remembering Paris

It came to mind one night, a memory old enough to be from a dream. Remember that road outside Gare de Lyon in Paris? Well I remember it as the road roght outside but Google Maps shows it as slightly off, with mess of convoluted access roads adjacent – it is a large station. I remember it as one of the initial roads we ‘explored’, not as tourists, but searching for an hostel. We walked up the quiet road, past closed shops, past smooth stone walls of buildings. I glanced at a green BNP Paribas ATM, the bank I didnt yet recognise. We went past many side roads, all nondescript. The road was a straight but slanted one. It points to that overhead pedestrian walkway garden thing that I regret never having gone up.
I been to that train station so many times. This and Gare du Nord. No I forget what it’s like in there. But who forgets SNCF’s iconic Public Announcement jingle. It will always remind me of trains and travel.
And then I also remember the train station at Lyon itself. The front door and the shops to the right. The bizarre arrangement of tracks above crisscrossing. The trams and buses outside on the plaza. And the presence of two confusing train stations, part dieu and perranche.

I remember hating the uneven cobblestones when my feet got tired from walking. I dreaded the staircases of the metro when I needed to move luggage – it was insane for poor students.
I still love going through fare gates without paying and then having monthly passes.
I thought it was funny when strangers ask me for directions.
I didnt like the dark quiet dangerous corners. I didnt like having fewer friends around. I didnt like being far from the beaches and the mountains. And the lakes.
I liked the bakeries but it gets expensive. I liked the overwhelming amount of fresh produce and fruits. I liked the balanced complete meals and healthy eating. I liked the disdain of fast food and the proliferation of family run enterprises. I liked the independence of the individual, the outspoken vocalness of locals, the less dependence on being served by wait staff, the casualness and homeliness of the city, the neverending art events and grand exhibitions, the night cafes that arent dank or shady, the atasness of even their red light district and adult entertainment industry.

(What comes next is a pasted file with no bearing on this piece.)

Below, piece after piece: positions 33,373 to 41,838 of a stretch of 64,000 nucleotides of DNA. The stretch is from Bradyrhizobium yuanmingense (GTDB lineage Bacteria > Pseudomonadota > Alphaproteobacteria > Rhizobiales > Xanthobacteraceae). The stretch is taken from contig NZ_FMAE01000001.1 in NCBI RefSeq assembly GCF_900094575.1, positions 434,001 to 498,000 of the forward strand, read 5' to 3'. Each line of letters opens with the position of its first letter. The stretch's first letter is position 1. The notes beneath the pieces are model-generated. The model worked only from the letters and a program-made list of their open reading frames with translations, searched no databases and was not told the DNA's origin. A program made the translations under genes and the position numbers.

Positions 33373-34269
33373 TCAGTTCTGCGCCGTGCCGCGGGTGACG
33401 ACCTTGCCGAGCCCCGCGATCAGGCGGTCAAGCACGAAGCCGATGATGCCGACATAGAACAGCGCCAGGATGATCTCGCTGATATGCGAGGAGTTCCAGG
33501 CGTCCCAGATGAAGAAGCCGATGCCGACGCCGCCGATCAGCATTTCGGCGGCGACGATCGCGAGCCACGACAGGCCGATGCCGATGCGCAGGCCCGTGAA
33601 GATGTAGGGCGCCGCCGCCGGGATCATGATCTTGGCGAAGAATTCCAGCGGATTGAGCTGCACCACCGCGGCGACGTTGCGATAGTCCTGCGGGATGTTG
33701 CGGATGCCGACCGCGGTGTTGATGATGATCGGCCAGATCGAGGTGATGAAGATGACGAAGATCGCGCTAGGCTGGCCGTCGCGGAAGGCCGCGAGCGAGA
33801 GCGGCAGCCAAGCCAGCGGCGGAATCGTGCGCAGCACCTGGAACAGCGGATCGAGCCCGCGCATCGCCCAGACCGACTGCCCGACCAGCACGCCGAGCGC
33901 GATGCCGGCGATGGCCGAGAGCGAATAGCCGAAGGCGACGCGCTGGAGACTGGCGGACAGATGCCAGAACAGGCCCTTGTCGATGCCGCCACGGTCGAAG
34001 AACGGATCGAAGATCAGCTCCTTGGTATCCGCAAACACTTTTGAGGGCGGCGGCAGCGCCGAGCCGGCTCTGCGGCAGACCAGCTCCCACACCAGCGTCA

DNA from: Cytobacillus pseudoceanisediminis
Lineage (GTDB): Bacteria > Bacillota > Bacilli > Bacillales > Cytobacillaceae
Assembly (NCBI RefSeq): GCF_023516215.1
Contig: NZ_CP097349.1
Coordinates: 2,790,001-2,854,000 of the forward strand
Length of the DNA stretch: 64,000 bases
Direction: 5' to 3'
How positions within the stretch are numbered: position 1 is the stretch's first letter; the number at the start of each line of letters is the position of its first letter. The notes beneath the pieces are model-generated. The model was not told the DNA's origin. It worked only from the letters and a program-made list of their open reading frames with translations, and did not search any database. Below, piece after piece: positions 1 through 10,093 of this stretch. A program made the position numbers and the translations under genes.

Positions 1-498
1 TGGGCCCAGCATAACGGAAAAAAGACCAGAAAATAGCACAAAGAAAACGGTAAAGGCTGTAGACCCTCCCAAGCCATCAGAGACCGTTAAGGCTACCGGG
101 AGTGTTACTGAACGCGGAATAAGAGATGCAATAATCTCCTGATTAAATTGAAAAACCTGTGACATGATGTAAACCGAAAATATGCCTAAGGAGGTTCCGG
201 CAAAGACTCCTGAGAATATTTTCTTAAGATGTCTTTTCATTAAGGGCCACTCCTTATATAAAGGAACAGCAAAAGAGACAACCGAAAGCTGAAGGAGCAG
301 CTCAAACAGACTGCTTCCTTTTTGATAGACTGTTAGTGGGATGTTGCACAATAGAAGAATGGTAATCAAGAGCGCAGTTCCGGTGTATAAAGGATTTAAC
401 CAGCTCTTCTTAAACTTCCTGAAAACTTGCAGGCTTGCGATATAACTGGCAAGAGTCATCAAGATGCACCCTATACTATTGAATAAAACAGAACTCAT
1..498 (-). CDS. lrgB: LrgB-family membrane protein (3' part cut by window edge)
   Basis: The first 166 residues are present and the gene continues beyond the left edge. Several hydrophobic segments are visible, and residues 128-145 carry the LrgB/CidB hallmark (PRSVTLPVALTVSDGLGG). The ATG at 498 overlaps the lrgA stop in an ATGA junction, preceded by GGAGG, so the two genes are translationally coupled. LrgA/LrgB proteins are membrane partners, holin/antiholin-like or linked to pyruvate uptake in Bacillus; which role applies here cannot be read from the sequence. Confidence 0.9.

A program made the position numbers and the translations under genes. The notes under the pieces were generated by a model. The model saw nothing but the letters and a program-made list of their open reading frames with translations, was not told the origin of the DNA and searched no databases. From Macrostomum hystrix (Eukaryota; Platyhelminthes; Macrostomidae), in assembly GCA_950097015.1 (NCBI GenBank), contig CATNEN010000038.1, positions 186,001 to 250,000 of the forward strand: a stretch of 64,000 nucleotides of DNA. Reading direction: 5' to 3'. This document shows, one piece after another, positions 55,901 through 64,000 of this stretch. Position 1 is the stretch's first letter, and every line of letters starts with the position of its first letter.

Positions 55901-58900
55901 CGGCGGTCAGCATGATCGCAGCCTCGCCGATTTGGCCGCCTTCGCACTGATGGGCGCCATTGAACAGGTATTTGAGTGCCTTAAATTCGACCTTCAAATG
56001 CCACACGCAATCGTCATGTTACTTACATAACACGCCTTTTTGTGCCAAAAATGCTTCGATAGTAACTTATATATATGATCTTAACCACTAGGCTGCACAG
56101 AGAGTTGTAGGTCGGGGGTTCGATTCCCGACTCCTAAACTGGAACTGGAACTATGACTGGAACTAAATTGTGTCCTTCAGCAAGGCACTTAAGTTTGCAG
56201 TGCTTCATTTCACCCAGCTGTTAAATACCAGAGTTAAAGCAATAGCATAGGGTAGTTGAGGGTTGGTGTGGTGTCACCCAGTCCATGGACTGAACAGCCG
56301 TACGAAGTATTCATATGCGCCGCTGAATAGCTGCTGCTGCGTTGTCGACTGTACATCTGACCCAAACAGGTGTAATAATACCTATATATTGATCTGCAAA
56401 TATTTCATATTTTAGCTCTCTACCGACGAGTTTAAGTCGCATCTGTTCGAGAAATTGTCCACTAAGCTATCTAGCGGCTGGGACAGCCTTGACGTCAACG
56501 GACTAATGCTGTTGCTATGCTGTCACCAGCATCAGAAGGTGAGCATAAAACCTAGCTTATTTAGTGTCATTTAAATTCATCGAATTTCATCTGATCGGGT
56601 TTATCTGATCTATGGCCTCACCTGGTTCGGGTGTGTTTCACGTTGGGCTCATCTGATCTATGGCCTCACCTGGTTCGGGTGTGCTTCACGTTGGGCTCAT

I liked the city’s involvement in international politics and movements. I liked the crazed support for the dalai lama and Tibet. I thought the hairdressers were seriously expensive. I tried signing up for trainee haircuts but it didnt go through. The expensive salons were daunting. I thought the protests and racial undercurrents were disturbingly scary. I thought the homeless looking bum looking man on the metro who couldnt understand my french book was disturbing but on hindsight seemed really pitiful. I loved that they gave me a library card and I could borrow books for free. Well I found some travel guides in a library far away.
I loved that people drove small old cars that were dirty and functional. I thought parking meters were fascinating.
I tried to stay out of trouble.
The waiting queue at the immigration office was insane. I suppose it is as bad for foreigners in singapore. You wouldn’t understand unless you’ve been a foreigner in another country.
Of course there were the racist xenophobes. Which society doesn’t? And many of us are often susceptible to that.
I really miss the ridiculous door open handles on the old metro doors. The tiny facing seats. The city was tight, yes, crowded, yes. But all these manual interventions led to tiny human interactions that made the city closer and more converstional. Not that people talked or chatted to all strangers, but there were impercentibly small understandings when someone got the door or held the door for another.

I thought it was fascinating that I recall individual snapshots of random locales. Like a convoluted underground passage and a clunky elevator from the basement to street level near my hostel. Like convoluted street crossings. Like how far it is to walk from champs elysees to tour eiffel.

remembering Paris

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